From the lecture
- Understand the processes of preparing and viewing tissues by light and electron microscopy.
- Understand the physical bases for the appearance of tissues in the light and electron microscopes (e.g. What is basophilia and what causes structures to be basophilic? What creates the contrasting light and dark regions in an electron micrograph?)
From the lab session
- A brief listing of some common stains is present at the end of this section. You should have a general familiarity with H&E (Hematoxylin and Eosin), Masson, PAS, and elastic stains.
- Become familiar with the various ways to access and view images in the Michigan virtual slide collection
Hematoxylin and Eosin Stain (or H&E Stain)
Hematoxylin is the most commonly used nuclear stain in histology and pathology although, despite its long use and honorable history, the chemistry of the dye is still not fully understood. Essentially, hematoxylin is a basic dye and complexes with nucleic acids (DNA and RNA in the nucleus; RNA in the cytoplasm) or other negatively charged molecules (such as sulfate groups). Structures that bind hematoxylin are therefore termed "basophilic" (base loving).
Eosin is an acidic dye and the basic structures it stains are termed "eosinophilic" or less commonly "acidophilic" (acid loving). It stains membranes and most proteins. Cells that have large quantities of folded membranes stain intensely with eosin, because of basic amino acids in the membranes (e.g. macrophages contain lots of membrane in the form of phagocytic vesicles as well as basic lysosomal enzymes within those vesicles that stain with eosin). Collagen is generally stained some shade of red/orange whereas actin (such as in smooth muscle cells) is a bit more pink. Elastin, when present in relatively large amounts (such in the walls of blood vessels, in elastic cartilage, and in the esophagus and trachea), will appear glassy red.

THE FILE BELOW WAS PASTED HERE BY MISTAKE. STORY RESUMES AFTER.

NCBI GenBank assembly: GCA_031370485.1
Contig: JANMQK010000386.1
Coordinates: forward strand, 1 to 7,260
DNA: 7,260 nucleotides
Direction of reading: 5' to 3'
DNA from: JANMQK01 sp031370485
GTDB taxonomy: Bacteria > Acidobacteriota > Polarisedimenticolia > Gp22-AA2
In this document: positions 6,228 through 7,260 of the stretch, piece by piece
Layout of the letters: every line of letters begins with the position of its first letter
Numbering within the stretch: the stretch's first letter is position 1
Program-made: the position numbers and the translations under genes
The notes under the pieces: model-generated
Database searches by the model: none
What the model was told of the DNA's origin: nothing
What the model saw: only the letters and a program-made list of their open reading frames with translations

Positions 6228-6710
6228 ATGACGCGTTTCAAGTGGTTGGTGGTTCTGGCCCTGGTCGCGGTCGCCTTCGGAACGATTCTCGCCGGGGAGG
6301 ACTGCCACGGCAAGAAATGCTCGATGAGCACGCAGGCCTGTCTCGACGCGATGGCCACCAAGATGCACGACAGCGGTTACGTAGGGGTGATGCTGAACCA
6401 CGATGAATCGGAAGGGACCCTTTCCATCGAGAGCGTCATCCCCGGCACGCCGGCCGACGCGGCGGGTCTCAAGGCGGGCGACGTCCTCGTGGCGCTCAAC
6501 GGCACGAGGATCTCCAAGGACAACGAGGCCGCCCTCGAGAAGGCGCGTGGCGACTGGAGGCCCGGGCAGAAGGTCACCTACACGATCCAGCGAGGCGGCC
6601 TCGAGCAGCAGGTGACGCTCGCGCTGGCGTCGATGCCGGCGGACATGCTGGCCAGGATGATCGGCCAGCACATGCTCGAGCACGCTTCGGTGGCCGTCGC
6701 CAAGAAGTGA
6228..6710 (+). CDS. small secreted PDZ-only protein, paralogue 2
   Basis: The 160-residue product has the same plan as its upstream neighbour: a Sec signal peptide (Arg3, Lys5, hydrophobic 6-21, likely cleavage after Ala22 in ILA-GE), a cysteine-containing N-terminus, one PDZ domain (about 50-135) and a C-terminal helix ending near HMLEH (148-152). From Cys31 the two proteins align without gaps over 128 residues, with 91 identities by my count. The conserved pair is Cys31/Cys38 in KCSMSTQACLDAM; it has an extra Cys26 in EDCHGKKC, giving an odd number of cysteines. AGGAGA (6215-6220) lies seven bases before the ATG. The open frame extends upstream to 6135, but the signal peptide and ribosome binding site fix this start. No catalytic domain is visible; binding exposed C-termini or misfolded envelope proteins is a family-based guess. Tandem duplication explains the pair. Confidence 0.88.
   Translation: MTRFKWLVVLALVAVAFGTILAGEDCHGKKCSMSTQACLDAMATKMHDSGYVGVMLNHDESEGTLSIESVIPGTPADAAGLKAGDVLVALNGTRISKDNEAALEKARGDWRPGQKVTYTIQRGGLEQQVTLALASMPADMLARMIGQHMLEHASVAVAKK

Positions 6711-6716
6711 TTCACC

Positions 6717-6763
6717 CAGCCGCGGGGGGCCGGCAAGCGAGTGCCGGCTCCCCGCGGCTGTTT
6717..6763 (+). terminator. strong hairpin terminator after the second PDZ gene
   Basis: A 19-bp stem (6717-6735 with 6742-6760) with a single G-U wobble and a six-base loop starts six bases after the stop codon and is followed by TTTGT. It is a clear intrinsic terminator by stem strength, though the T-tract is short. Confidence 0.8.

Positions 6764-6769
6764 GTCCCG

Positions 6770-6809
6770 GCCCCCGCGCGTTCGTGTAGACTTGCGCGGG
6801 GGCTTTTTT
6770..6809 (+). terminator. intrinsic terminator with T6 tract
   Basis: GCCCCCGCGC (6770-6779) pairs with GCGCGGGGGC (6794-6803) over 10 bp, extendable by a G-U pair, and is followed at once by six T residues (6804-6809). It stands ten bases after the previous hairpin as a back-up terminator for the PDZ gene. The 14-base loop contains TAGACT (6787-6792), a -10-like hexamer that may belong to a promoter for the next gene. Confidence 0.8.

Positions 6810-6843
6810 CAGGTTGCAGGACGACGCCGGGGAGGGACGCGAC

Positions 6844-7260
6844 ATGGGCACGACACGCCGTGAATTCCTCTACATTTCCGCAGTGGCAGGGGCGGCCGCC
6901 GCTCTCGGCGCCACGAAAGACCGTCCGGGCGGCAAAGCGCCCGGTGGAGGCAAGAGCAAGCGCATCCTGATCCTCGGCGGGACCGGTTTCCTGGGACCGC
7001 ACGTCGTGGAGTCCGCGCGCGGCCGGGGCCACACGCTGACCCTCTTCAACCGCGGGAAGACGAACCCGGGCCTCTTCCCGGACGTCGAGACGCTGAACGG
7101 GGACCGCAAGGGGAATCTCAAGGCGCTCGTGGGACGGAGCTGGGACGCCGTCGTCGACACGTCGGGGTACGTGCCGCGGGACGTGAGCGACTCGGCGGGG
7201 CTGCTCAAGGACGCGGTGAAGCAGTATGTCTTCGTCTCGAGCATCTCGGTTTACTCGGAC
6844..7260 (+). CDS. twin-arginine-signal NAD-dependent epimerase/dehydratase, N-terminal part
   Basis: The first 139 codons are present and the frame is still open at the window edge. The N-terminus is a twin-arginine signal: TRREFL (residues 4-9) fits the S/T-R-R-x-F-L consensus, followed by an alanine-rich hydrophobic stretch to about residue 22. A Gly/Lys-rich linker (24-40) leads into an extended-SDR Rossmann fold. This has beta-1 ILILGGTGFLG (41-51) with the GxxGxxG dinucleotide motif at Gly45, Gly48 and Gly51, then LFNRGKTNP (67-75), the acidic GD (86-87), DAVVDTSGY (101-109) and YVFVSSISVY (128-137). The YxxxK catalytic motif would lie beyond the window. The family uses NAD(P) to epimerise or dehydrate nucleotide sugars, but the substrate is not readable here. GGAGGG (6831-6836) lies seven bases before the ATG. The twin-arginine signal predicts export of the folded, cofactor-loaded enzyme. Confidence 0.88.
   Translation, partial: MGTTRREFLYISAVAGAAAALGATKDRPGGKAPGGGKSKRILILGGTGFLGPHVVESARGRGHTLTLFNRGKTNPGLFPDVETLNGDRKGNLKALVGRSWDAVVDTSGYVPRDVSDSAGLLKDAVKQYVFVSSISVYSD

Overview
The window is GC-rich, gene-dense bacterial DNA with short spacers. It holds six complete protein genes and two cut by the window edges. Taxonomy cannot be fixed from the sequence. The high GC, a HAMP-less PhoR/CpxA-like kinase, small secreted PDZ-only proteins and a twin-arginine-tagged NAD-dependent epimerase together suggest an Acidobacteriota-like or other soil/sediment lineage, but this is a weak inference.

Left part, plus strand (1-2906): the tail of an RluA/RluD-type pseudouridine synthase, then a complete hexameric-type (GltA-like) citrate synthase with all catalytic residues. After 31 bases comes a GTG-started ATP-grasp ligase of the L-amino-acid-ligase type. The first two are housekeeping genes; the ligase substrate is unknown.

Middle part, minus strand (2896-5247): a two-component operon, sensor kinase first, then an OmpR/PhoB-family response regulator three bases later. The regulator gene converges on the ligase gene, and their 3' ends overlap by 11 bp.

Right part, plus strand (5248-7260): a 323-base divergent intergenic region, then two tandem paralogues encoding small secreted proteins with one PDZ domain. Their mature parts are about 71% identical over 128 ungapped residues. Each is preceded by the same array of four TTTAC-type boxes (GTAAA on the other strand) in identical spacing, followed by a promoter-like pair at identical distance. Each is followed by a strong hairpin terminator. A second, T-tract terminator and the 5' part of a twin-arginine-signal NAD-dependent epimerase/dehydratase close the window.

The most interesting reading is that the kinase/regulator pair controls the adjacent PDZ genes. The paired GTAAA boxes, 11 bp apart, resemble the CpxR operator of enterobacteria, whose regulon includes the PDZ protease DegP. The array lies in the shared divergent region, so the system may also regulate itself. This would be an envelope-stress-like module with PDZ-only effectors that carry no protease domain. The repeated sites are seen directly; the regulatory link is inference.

A note about acids/bases and their charges: It always seems to a point of confusion as to how it is that an acid such as DNA can have a negative charge when we generally think of something that is acidic as being positively charged (i.e. a solution with lots of H+ ions is "acidic"). However, the better way to think of acids is as proton donors --in solution, an acid such as DNA donates H+ protons (which makes the solution acidic). Upon donating protons, the DNA therefore becomes negatively charged and it is in this state that it binds hematoxylin.
Good examples of H&E-stained sections in the Michigan Histology collection:
Slide 029 (small intestine) View Virtual Slide
Slide 106 (thick skin) View Virtual Slide
Masson Triple or Trichrome Stain
This dye combination stains mucus as well as collagenous and reticular fibers blue (aniline blue) or green (fast green) depending on the mixes of dyes used; muscle red; nuclei red (they are black if preceded by an iron hematoxylin). This is a commonly used connective tissue stain in both histology and pathology. On your slides the stain is designated "Masson" or "Mass"; but the blue or green collagen is the tip-off. This staining method was developed by the Canadian physician Claude L. Pierre Masson (1880-1959).
Masson, P.: Some histological methods. Trichrome stainings and their preliminary technique. J. Tech Methods 12: 75-90 (1929)
Good examples of Masson Trichrome-stained sections in the Michigan Histology collection:
Slide 098N (heart) View Virtual Slide
Slide 152AF (oral pharynx) View Virtual Slide
Elastic Fiber Stains
- Aldehyde Fuchsin Stain also known as Gomori's aldehyde-fuchsin stain after the Hungarian-American physician and histochemist George Gömöri (1904-1957)
- Aldehyde fuchsin is a deep purple dye. It stains elastic fibers and granules of beta cells in the islets of Langerhans, cartilage matrix, and stored neurosecretory product in the hypophyseal pars nervosa, among other things. In some of the Michigan collection slides, it is the only stain and therefore only elastin is demonstrated. For other slides it is combined with Masson's trichrome (see slide 044).